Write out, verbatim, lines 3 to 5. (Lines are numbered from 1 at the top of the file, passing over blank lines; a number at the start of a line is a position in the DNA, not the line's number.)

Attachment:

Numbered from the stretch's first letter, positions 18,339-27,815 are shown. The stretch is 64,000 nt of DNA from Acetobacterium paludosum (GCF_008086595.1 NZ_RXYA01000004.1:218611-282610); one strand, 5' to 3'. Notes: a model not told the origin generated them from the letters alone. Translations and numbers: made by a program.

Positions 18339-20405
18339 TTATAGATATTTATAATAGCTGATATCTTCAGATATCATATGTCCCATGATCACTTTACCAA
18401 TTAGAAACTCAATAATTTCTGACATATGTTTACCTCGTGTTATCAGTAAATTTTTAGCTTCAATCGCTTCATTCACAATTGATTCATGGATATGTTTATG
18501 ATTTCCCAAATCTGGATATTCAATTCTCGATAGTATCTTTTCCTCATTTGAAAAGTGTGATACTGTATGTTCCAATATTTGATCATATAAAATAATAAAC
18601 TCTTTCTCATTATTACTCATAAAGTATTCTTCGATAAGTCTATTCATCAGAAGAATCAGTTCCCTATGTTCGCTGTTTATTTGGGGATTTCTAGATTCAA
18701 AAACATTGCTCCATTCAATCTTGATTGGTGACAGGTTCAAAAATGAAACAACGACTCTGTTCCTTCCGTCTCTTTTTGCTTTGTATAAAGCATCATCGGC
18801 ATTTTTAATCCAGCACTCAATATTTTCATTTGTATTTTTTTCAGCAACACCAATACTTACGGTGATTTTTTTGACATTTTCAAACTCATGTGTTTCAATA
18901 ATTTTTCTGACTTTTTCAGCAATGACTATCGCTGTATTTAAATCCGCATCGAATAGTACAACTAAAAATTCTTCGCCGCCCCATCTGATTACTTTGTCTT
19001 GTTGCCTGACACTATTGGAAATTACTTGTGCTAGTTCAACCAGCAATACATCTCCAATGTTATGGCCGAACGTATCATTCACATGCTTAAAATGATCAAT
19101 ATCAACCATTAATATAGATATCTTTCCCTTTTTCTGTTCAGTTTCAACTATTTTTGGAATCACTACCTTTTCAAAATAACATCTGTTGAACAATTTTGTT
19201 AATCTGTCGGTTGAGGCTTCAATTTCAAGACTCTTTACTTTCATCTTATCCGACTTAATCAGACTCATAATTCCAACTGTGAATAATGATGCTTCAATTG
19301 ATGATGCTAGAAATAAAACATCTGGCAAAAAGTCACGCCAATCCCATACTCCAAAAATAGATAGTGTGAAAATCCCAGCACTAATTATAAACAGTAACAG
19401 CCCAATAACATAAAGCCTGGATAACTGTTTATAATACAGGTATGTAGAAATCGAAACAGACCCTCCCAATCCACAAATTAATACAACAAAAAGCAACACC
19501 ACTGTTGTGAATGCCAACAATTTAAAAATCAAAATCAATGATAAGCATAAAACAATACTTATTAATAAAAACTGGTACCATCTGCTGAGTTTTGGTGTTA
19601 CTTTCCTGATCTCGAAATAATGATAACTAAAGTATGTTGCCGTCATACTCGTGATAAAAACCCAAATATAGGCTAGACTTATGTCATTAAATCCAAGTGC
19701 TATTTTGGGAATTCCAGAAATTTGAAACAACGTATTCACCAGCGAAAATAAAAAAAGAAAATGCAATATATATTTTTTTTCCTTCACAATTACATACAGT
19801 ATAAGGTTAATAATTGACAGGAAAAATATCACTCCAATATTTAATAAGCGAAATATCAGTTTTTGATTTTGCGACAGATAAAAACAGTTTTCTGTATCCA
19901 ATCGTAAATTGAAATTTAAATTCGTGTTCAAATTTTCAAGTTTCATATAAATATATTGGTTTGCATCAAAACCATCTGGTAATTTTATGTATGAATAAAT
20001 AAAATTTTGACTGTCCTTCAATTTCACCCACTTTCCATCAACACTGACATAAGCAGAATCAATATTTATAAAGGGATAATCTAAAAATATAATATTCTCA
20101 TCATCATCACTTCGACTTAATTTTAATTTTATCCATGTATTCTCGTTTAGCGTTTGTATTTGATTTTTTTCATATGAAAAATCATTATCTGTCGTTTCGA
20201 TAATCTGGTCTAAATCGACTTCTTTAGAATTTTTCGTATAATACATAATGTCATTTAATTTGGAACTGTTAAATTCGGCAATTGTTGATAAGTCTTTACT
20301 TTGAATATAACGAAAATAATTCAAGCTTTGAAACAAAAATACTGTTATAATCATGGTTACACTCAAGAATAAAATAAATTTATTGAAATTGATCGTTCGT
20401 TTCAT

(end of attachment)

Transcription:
18339 TTATAGATATTTATAATAGCTGATATCTTCAGATATCATATGTCCCATGATCACTTTACCAA
18401 TTAGAAACTCAATAATTTCTGACATATGTTTACCTCGTGTTATCAGTAAATTTTTAGCTTCAATCGCTTCATTCACAATTGATTCATGGATATGTTTATG
18501 ATTTCCCAAATCTGGATATTCAATTCTCGATAGTATCTTTTCCTCATTTGAAAAGTGTGATACTGTATGTTCCAATATTTGATCATATAAAATAATAAAC